The object of the study was to analyze the relationship between aerobic fitness and body composition in postmenopausal women. We hypothesized that postmenopausal women that had higher adiposity had lower cardiorespiratory capacity, regardless of the characteristics of menopause. The sample included 208 women (57.57 ± 6.62 years), whose body composition and the basal metabolic rate were evaluated by octopolar bioimpedance (InBody 720) and the oxygen uptake by the modified Bruce protocol. Most of the sample showed obesity and a high visceral fat area. The visceral fat area and the basal metabolic rate explained 30% of the variation of oxygen uptake, regardless of age, time, nature or hormone therapy. The values of the latter variables were reduced in the presence of high central adiposity (−6.16 ml/kg/min) and the basal metabolic rate of less than 1238 kcal/day (−0.18 ml/kg/min). The women with oxygen uptake above 30.94 ml/kg/min showed lower values of total and central adiposity when compared with other groups. With an increase of aerobic fitness, there was a growing tendency of the average values of the soft lean mass index, with differences between the groups low-high and moderate-high. These results suggest worsening of the cardiorespiratory condition with an increase of central adiposity and a decrease of the BMR, regardless of age and menopause characteristics. PMID:25713654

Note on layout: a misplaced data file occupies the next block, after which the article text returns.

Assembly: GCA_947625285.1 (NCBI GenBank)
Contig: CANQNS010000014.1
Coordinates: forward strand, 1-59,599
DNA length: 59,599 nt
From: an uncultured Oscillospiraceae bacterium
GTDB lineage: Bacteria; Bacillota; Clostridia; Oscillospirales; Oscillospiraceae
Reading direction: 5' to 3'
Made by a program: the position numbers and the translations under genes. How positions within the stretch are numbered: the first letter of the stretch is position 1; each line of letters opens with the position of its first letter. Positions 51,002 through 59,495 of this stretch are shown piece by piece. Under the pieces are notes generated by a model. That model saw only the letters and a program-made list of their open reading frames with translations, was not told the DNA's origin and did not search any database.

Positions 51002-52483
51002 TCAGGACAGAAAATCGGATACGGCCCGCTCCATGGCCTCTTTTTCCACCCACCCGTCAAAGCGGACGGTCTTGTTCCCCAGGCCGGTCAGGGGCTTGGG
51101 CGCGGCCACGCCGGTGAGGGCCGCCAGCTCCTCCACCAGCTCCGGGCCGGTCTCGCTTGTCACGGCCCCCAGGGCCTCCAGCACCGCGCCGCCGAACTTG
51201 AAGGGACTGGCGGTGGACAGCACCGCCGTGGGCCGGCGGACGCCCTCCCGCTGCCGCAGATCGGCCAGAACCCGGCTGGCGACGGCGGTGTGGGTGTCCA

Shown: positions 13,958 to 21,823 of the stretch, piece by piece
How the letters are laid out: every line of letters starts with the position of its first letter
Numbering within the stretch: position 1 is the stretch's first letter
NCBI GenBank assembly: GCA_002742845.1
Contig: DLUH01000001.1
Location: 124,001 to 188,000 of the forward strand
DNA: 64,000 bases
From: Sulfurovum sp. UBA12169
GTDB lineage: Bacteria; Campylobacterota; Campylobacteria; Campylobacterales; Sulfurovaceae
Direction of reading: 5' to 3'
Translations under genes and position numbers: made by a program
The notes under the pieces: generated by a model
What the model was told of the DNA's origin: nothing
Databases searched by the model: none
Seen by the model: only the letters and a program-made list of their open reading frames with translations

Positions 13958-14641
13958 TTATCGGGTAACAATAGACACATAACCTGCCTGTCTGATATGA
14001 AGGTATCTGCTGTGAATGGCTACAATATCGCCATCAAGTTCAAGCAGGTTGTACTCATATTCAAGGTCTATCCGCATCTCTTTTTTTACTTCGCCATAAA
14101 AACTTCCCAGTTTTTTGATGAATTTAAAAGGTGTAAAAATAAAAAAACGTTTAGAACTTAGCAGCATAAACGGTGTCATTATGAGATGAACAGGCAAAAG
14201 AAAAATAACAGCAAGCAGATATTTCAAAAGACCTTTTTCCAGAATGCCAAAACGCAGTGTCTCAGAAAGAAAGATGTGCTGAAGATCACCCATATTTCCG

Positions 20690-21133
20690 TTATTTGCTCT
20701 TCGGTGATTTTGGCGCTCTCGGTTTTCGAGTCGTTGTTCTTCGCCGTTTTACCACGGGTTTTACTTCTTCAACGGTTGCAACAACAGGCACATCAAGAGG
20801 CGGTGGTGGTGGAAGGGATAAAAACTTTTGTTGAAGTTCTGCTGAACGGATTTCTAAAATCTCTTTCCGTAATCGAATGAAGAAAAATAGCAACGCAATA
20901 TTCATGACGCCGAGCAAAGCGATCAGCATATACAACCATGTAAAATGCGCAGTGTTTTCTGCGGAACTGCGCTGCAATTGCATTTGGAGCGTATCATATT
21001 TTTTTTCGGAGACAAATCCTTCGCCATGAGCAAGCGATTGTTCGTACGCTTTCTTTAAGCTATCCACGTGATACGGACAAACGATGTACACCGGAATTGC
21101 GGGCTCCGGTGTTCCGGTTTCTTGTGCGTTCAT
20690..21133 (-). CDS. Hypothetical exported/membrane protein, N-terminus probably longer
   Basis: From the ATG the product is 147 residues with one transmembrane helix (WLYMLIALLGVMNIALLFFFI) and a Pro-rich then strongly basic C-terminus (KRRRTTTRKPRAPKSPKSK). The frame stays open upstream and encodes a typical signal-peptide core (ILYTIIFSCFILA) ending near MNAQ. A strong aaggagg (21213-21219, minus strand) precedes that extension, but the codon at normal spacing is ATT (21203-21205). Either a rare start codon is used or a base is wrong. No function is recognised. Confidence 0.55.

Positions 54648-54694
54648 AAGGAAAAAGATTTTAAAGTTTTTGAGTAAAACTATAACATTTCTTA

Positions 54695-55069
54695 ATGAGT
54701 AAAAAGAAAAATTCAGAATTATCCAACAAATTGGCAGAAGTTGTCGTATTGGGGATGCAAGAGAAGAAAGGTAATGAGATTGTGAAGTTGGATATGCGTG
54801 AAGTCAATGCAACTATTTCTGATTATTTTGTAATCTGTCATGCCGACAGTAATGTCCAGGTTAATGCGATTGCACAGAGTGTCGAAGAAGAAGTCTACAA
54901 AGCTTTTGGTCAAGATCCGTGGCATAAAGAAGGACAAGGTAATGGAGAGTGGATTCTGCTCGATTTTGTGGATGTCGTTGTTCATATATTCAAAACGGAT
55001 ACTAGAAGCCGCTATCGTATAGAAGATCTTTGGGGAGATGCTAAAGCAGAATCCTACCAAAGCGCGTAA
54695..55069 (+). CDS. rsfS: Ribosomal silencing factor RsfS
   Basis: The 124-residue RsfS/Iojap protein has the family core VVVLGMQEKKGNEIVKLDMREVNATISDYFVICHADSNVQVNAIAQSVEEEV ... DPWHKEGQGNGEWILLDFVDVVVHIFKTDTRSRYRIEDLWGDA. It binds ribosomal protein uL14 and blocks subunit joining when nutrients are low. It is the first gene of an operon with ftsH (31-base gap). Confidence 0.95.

Scholten, Shane D; Sergeev, Igor N; Song, Qingming; Birger, Chad B